ECE Departmental Seminar
Engineering Transparent Graphene Electrodes
Prof. Matthew Eisaman
Friday, 3/31/17, 11:00am
Light Engineering 250
Abstract: Graphene holds promise for many applications due to its outstanding properties, including high electrical conductivity, optical transparency, flexibility, and strength. Of particular importance is graphene’s potential to replace currently used transparent electrode materials like indium tin oxide and silver nanowires with a stronger, cheaper, more flexible, and better-performing material. This talk will describe a new method we recently developed for engineering glass-graphene interfaces, and our progress toward developing high-performance transparent graphene electrodes using this method.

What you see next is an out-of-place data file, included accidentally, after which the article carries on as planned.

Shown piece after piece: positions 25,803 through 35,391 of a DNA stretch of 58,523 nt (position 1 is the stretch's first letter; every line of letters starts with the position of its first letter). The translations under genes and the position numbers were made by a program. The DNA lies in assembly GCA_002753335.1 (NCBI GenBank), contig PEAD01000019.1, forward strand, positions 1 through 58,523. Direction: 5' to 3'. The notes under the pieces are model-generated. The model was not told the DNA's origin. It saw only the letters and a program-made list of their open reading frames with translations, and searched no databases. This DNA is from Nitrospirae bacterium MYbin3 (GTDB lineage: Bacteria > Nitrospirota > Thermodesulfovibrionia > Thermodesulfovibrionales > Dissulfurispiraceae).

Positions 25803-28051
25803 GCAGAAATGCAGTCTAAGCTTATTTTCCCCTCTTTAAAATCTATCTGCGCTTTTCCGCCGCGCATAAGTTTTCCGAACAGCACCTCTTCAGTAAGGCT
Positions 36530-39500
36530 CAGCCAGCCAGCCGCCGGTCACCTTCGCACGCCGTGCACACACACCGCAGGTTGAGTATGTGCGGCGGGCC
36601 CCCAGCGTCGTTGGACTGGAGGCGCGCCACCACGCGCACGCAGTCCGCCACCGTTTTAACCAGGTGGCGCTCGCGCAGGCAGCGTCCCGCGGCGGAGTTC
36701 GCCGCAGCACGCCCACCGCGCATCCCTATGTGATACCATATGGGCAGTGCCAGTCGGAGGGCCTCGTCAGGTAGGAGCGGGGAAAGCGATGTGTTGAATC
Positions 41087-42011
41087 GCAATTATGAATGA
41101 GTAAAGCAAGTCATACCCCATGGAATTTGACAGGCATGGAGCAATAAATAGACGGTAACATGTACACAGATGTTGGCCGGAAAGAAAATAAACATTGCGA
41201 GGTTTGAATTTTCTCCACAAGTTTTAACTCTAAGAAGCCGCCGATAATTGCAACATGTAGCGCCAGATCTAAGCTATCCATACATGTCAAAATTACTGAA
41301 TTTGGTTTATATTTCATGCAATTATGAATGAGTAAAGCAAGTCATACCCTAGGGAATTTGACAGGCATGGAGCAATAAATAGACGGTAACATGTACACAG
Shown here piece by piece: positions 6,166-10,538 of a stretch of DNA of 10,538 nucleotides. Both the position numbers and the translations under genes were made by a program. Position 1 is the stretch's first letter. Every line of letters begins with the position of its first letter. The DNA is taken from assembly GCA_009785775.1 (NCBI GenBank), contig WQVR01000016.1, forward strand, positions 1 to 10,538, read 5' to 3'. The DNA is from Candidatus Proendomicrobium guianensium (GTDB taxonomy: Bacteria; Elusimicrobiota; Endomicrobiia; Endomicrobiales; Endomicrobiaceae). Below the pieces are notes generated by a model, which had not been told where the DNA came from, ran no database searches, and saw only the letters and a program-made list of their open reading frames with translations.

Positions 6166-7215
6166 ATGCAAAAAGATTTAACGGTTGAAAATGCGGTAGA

Bio: Matthew Eisaman is an Assistant Professor in the Department of Electrical & Computer Engineering at Stony Brook University with affiliate appointments in the Stony Brook Physics Department and Brookhaven National Laboratory. His research focuses on optoelectronic applications of nanoscale engineering, exploring questions ranging from fundamental structure-function relationships to ultimate scalability. From 2011-2014, Prof. Eisaman was a Physicist at Brookhaven National Laboratory, and from 2008-2011, he was an Applied Physicist in the Cleantech Innovation Program at Xerox PARC in Palo Alto, CA. He received an A.B. in physics (magna cum laude) from Princeton University in 2000, a Ph.D. in physics from Harvard University in 2006, and was a National Research Council Postdoc at the National Institute of Standards and Technology from 2006 to 2008. He holds seven patents, has coauthored 27 peer-reviewed papers with over 2500 citations, and in 2015 was named one of Long Island’s Innovators of the Year for his work on nanotextured antireflection surface coatings.